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Olson hired as new Emergency Management Director

Scot Olson has begun his new position as Emergency Management Director and Environmental Services Administrator for Kittson County, taking over for Barb O’Hara, who retired in May.

“My job is basically to manage any event if there was a natural or manmade disaster in our county,” Olson said of his position, which the state requires each county to have.

“Planning is a huge thing with us. With emergencies, it’s never good to be reactive; you want to try and be as proactive as possible,” Olson explained.

One of the major plans in place for the county is called the Emergency Operations Plan, which Olson calls the “textbook” of plans for emergencies. The plan ranks the top hazards the county could face: floods, winds, and tornadoes. The potential threats to the county include hazardous spills from a train derailment, and more recent types of threats: cyber attacks and terrorism.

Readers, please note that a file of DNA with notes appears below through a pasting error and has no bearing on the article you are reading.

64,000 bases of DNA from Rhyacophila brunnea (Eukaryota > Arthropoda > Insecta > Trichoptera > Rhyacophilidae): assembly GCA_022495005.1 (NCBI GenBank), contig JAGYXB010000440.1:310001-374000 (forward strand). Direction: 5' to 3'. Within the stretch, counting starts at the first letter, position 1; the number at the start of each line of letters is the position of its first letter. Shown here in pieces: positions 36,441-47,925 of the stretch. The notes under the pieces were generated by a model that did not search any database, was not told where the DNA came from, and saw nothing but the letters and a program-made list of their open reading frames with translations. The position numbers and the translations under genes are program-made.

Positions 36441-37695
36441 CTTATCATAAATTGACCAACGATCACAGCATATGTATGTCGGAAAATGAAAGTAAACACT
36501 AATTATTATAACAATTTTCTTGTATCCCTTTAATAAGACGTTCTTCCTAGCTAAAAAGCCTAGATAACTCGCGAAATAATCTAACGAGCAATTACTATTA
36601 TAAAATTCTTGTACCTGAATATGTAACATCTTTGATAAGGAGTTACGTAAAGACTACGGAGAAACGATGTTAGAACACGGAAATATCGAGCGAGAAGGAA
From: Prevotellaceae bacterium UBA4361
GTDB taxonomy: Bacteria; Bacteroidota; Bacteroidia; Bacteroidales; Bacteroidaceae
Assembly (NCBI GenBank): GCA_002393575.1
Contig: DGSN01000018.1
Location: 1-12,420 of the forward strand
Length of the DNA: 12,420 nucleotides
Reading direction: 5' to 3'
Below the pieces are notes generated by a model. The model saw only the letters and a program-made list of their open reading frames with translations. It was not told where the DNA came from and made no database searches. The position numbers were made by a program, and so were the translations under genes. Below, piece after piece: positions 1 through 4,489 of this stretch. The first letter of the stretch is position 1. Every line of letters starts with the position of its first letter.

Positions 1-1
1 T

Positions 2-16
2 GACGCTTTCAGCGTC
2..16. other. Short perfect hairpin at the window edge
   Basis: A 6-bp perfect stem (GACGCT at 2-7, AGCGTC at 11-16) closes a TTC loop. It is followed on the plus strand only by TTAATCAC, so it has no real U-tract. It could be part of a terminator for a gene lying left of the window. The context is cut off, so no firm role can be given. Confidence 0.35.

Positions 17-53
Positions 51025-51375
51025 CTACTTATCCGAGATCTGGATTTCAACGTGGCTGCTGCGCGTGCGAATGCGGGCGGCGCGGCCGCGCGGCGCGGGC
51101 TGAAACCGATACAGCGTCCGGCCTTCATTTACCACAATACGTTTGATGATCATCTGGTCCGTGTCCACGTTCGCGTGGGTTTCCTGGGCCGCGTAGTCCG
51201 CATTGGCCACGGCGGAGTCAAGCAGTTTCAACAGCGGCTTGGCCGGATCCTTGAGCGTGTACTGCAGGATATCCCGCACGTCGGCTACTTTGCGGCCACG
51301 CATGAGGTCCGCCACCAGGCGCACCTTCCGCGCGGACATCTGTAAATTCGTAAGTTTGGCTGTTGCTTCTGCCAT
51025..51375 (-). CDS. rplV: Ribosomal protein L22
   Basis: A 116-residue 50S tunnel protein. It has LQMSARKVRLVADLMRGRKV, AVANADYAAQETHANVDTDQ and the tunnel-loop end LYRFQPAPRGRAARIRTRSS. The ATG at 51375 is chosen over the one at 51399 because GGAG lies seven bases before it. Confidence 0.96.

“By doing this planning, we can get a handle on it and not feel so overwhelmed,” he said of emergency preparedness.

“One of the things that I find fascinating about living here in this county is that we border Canada and North Dakota,” Olson said.

For more, see this week’s North Star News!

1 Comment

  1. Matthew on June 22, 2018 at 9:08 pm

    Although this is the first story I have read in which they discuss the use of hazard identification and registers, I am unclear what they are doing with it. Is this information utilised to develop preventative strategies or just for response? It is important that the taxpayers funds are allocated most a-privately and that is with prevention. I would also be interested in knowing what his qualifications are, I am concerned as I see emergency service helmets in the photo and emergency services and emergency response are NOT Emergency Management. EM requires extensive study if you are really interested in doing more than ticking a box and if you want real progressive change.

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